• Click the create state button (looks like an arrow pointing down with a yellow blotch behind it)  This will make the Reaction Manager remember that when you adjust the Roll value to 60 that the heel must raise off the ground.
      • Change the Roll value to 90 and rotate the IKC_Toe on its x axis to appx. 60 degrees.  (this will really spin the foot around but we will fix it in the next step)
      • Select the IKC_Foot chain again and rotate it on its x axis about 70 degrees in the opposite direction.  (This should straighten the foot out)
      • Click the Create State button
      • Test it out

    4. Spine rig (A spine rig does not require chains to make it work, a simple wire setup can control the spine for us quite easily)

    Video Tutorial Link: Spine Rig 01 | 11:31 | This video tutorial will cover adding control objects to the spine and wiring the controllers to the spine bones.

    • Spine bones should be created in the right viewport to insure they are orientated correctly.
    • The overall guiding principle behind a good spine rig is to insure easy movement and rotation with each higher spine bone rotating or twisting at a higher value than its predecessor.  This will allow for a natural looking bend to your character.  We will use some control shapes and wire parameters to accomplish this.  It is also important to note that wiring parameters together will also require us to use the “Freeze Rotations” command as well as aligning objects based on pivot points and orientations.
    • We will be using a spine with four bones as well as a neck, head bone, and head nub. (Seven total bones)
    • We will be using a control shape called “gyrohandle” to control our spine (provided in separate file) Merge this shape and name it Ctrl_SpineBase.
    • Name the bottom 4 bones with the naming convention B_Spine01 – 04 starting at the bottom.  Name the neck bone B-Neck and head bone B_Head and head nub B_HeadNub.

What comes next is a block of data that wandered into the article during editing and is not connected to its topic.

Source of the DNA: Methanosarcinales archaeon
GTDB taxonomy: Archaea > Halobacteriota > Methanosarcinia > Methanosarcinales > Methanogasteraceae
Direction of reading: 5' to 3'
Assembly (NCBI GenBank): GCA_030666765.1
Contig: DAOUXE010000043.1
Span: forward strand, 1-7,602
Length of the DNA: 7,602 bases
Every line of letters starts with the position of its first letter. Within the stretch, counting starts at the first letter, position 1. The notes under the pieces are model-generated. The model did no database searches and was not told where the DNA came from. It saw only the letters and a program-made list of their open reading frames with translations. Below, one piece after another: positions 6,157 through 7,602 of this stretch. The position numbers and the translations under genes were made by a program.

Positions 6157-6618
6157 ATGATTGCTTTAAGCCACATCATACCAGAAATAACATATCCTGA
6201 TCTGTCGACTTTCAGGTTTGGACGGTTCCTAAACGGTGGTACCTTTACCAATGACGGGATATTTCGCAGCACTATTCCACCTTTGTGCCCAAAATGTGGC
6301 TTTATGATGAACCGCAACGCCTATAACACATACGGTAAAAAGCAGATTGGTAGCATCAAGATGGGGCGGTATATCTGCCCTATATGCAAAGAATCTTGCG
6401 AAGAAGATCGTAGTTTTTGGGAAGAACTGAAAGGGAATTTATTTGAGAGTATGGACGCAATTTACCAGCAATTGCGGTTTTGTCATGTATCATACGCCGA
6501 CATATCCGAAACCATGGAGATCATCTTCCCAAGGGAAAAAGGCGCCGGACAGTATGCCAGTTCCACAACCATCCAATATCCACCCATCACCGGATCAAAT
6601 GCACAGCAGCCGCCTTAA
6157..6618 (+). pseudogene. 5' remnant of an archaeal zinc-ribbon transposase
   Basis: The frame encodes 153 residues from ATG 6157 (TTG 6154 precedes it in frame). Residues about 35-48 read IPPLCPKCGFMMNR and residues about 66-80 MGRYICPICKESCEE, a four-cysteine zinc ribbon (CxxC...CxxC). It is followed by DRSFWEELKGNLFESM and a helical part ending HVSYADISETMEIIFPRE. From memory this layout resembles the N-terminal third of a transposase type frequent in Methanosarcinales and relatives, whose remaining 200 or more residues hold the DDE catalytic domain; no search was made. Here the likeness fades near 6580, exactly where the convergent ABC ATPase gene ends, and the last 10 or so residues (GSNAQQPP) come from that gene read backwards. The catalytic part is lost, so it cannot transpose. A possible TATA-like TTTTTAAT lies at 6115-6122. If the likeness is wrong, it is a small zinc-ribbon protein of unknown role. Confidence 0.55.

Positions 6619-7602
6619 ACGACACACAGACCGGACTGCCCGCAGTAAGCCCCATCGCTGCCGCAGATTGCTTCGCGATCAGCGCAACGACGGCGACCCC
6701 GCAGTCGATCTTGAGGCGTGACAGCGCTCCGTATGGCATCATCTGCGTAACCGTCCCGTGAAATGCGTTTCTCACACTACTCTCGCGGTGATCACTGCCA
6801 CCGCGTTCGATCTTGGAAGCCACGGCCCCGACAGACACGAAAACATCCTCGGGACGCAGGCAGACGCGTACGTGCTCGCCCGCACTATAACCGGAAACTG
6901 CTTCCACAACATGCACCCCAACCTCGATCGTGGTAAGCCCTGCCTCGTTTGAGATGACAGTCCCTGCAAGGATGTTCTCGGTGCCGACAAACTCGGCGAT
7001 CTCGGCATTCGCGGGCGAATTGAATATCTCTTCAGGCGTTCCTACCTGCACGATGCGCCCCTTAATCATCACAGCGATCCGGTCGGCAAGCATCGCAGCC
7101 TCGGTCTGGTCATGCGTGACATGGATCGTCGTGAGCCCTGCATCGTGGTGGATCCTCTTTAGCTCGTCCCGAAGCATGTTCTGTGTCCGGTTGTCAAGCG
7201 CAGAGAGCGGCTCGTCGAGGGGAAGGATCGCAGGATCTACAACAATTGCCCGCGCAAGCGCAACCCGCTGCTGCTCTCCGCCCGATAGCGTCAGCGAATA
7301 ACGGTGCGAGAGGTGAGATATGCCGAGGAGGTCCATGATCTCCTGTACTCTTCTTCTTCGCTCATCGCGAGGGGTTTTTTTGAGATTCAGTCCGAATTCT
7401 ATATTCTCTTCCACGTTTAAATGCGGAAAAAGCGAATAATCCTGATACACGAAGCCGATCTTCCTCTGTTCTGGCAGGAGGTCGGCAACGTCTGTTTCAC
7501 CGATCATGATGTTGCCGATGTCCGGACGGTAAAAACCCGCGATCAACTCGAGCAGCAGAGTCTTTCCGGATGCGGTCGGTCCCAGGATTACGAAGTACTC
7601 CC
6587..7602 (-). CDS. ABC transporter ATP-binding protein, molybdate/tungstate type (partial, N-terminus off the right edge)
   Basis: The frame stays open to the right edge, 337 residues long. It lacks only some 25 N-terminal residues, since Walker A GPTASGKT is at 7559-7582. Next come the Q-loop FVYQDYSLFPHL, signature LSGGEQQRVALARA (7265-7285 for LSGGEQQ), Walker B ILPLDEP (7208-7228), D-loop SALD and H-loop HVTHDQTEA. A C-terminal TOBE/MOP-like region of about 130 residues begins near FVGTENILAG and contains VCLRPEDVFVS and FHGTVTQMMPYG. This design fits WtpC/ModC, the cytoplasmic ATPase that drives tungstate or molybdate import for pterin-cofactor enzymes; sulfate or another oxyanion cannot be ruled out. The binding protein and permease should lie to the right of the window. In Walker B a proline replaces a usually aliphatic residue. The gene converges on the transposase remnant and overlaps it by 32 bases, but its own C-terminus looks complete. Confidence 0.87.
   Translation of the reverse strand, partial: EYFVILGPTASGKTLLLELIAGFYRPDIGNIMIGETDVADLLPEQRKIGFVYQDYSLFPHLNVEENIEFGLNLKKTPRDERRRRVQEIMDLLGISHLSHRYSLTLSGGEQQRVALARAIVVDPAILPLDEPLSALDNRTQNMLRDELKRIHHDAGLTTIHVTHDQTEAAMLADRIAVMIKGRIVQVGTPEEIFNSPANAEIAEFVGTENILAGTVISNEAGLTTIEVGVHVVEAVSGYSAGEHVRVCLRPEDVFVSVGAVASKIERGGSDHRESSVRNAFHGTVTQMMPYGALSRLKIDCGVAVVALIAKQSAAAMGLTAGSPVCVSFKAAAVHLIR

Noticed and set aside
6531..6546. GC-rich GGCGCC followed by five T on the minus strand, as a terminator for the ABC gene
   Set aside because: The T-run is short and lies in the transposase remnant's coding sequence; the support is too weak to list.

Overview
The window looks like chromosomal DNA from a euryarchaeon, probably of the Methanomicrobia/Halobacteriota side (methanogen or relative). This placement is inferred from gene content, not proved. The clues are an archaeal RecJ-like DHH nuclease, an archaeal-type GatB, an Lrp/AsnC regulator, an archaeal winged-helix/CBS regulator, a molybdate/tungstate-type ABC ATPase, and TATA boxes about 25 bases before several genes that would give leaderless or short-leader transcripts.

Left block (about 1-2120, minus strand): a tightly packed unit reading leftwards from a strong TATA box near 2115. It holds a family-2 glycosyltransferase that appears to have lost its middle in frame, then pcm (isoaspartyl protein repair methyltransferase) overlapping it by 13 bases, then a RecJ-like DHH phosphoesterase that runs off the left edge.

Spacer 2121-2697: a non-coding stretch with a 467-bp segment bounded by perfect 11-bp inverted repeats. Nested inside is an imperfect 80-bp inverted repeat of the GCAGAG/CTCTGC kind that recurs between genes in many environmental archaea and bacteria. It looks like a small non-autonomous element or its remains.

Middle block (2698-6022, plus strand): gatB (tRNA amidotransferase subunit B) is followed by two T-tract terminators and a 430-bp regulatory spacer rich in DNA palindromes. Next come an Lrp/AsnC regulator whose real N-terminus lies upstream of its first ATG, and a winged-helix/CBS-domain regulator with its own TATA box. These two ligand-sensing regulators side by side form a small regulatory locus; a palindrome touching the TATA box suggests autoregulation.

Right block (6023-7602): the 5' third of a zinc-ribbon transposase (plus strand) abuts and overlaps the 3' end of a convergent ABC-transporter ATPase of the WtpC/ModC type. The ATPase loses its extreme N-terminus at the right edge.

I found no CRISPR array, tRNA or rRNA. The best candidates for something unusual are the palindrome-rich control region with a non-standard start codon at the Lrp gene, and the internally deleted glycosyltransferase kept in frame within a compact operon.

• Align the pivot point of Ctrl_SpineBase to B_Spine01 and rotate it to the front if it isn’t already.
    • Link B_Spine01 to Ctrl_SpineBase.  This now allows us to rotate the spine in any direction simply by rotating our control object.
    • Wiring the control object to the 2nd spine bone:
      • If we simply wired the control object to the second bone to give us that little extra bend every time we rotated the control object the spine would flip upside down and go crazy.  To avoid this we need to align the orientations of our pivot points first.
      • Select Ctrl_SpineBase, go to the hierarchy panel and select Affect Pivot Only and align it to B_Spine02, but deselect all of the position check boxes and assign XYZ on the bottom align orientation area.  Turn off Affect Pivot Only.
      • Freeze Rotations for both objects (ALT+Rt Click)
      • Wire x rotation of Ctrl_SpineBase to B_Spine02, but while you are in the wire parameters dialog box change the selected parameter from x rotation to the whole rotation category to prevent us from having to redo this several more times because our spine will need to rotate in every direction.  Click the right arrow and select connect.


      Video Tutorial Link Spine part two. | 14:16
      This video tutoria will cover finishing up the spine as well as rigging the shoulders, elbow controllers and waist control object.

    • Extra Control objects: create two copies of the Ctrl_SpineBase object and name them Ctrl_SpineNeck and Ctrl_SpineMid.  These will be used to control the rest of our spinal column.
    • Align the “Position” of Ctrl_SpineNeck to the neck bone (Turn off orientation in the align dialog and make sure position values are selected)  and align Ctrl_SpineMid to B_Spine03.
    • Match the control object and bone orientations.
      • Select Ctrl_SpineNeck and in the hierarchy panel select Affect Pivot Only.  Align the orientation (bottom of the dialog box) to the B_Head bone.